James "Red" Wassenich Memorial
Famous for coining the phrase “Keep Austin Weird,” Red Wassenich passed away on Friday morning, Feb. 28. The slogan – the exact origins of which are a hotly contested piece of old Austin lore – reflected Wassenich’s nonconformist commitment to preserving his hometown’s original character. Although he had the opportunity to capitalize on the phrase, he made a conscious choice to not trademark it. According to his close family friend Ginny Agnew, this would not be in character for him – Wassenich believed that “Commercializing is the antithesis of weird.”
He was known among his close friends and family for being an “irreverent observer of life,” according to tributes and obituaries they wrote in the days following his passing. They described him as somewhat of an unorthodox public servant.
In the early days of “Keep Austin Weird,” Pavelka and Wassenich used to print out bumper stickers to give to their dog groomer for free. The groomer would sell the stickers, and the proceeds were donated to dog rescue programs.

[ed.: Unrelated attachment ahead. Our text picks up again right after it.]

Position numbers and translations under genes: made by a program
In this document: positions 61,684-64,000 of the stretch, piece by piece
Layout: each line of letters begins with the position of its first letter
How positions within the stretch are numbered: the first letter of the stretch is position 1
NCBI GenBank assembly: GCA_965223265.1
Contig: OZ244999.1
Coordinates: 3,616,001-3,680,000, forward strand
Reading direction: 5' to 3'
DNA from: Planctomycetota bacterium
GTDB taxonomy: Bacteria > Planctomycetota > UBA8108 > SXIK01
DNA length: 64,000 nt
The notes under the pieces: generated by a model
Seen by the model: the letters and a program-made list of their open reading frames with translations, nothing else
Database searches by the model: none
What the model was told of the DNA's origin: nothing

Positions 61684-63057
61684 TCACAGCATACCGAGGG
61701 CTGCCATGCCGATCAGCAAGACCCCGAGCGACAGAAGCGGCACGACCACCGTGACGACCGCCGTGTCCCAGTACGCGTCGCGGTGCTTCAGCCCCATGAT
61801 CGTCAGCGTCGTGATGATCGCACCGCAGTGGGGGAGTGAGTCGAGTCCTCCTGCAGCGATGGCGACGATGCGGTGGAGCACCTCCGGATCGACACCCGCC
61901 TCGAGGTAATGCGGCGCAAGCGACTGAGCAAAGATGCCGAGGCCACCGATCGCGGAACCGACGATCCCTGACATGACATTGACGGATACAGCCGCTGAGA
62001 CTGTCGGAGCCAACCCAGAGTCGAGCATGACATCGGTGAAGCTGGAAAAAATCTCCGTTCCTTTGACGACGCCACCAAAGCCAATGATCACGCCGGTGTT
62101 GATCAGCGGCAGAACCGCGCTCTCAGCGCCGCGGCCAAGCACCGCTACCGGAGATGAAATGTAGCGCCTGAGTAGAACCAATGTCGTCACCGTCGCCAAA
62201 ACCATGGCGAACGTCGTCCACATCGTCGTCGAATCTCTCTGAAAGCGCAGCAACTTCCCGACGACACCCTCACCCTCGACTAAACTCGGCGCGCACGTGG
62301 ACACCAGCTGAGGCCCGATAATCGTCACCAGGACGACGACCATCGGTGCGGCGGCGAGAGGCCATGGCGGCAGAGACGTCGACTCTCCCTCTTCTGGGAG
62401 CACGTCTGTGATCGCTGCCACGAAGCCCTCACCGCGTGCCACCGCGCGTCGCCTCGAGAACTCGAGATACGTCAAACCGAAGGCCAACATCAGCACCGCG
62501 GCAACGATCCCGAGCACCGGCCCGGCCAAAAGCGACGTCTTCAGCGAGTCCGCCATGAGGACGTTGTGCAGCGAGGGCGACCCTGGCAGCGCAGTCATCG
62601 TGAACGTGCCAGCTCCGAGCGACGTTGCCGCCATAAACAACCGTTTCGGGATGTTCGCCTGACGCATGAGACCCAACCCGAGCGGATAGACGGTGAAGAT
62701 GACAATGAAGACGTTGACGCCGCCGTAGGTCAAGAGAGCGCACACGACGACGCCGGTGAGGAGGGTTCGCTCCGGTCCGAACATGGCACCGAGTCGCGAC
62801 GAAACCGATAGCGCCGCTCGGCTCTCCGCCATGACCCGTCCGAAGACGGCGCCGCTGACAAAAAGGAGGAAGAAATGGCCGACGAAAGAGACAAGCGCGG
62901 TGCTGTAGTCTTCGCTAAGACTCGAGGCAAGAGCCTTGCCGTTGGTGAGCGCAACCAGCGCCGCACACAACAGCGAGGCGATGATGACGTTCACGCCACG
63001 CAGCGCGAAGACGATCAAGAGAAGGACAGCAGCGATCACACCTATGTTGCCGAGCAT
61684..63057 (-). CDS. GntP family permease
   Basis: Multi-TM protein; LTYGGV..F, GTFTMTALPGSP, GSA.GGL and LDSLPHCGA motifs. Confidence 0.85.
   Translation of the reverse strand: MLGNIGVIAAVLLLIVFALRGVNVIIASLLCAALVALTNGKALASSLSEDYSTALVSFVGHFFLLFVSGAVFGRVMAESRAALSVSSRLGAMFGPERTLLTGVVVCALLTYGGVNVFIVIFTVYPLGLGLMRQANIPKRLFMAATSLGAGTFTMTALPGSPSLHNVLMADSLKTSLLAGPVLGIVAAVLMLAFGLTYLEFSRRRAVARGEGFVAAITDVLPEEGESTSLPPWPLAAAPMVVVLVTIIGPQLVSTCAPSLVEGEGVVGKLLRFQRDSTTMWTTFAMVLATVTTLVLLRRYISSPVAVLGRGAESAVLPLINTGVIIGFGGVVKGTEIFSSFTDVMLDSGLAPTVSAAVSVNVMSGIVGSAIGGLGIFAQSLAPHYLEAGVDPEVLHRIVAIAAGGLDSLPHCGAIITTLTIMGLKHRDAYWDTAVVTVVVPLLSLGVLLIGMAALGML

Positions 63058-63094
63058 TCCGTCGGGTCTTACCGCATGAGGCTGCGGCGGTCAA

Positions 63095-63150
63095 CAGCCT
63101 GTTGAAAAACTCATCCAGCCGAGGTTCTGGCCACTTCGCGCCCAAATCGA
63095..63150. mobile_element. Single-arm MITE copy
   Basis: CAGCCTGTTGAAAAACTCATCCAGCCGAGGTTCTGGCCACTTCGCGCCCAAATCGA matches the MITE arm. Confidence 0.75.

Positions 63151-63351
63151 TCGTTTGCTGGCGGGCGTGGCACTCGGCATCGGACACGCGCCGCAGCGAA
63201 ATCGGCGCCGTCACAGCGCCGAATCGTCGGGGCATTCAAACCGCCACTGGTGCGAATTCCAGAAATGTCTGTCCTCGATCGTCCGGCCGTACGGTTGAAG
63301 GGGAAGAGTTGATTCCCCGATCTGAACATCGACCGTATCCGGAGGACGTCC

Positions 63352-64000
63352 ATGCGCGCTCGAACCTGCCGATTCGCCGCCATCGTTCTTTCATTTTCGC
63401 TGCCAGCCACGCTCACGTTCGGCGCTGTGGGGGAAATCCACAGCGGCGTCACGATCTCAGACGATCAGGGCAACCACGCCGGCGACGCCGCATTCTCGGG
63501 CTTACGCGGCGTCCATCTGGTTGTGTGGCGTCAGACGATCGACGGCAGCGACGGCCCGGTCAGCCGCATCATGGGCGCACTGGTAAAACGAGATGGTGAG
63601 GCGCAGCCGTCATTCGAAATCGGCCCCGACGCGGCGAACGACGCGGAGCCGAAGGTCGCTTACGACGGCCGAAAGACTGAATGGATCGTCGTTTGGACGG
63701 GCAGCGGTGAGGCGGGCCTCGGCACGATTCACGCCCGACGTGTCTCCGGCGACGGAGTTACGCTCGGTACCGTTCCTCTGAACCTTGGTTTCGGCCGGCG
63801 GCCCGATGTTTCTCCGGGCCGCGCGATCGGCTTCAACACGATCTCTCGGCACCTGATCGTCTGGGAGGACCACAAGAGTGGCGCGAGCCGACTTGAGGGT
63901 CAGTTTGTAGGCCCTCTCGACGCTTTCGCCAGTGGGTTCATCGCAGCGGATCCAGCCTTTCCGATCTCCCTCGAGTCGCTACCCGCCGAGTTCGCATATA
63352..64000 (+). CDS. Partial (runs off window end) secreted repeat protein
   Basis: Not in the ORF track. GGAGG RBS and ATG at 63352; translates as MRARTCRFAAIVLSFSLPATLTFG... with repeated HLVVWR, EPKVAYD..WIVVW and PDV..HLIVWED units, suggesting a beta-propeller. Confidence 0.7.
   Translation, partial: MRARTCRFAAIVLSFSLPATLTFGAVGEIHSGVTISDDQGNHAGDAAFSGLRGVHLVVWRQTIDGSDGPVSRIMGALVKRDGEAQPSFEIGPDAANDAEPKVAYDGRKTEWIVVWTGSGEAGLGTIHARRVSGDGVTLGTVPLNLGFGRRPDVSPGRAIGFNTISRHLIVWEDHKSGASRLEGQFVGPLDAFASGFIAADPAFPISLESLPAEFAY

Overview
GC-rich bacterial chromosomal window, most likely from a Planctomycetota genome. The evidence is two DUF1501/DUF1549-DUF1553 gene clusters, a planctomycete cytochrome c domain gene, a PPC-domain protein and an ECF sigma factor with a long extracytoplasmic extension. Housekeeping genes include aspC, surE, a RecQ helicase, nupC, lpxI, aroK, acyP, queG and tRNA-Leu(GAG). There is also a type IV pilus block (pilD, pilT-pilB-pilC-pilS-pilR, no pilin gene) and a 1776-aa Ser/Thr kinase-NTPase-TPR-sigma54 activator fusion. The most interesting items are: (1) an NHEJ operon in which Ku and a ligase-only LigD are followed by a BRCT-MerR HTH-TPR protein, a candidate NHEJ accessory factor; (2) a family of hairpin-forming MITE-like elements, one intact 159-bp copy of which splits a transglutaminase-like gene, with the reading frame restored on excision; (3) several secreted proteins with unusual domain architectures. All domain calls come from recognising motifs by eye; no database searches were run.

In addition to the bumper sticker project, Wassenich often engaged in many of his unconventional community projects with his best friend Chuck Herring, helping to preserve Austin landmarks like the Cathedral of Junk and Stephanie Distefano’s El Paso Street Bridge mosaic.
According to Ginny Agnew, the city of Austin wanted to demolish the Cathedral of Junk due to safety concerns. To counter this effort, Wassenich and Herring conducted an extended project requiring weather research and endurance tests, which included dumping 500 gallons of water on the Cathedral to ensure it would remain stable in case of heavy rains. In the end, Wassenich was able to convince city authorities that the structure was not a local security hazard – and the Cathedral of Junk remains standing today.
Friends and family remembered Wassenich’s electic interests, openness to experience, and his wild imagination. According to his brother Mark, Wassenich fell in love with the New York film scene and was cast as a mummy in the film The Hunger starring Catherine Deneuve and David Bowie. More recently, Wassenich, a librarian, was teaching a course titled “Accuracy in Age of Deception” as an adjunct professor at the University of Texas at Austin, to inform students about media literacy and misinformation.
The author of two published guides to the “odd side of town,” Wassenich’s public legacy is one of a passionate defense of an Austin some think is already bygone. Red Wassenich served as a Librarian at Austin Community College for over 30 years.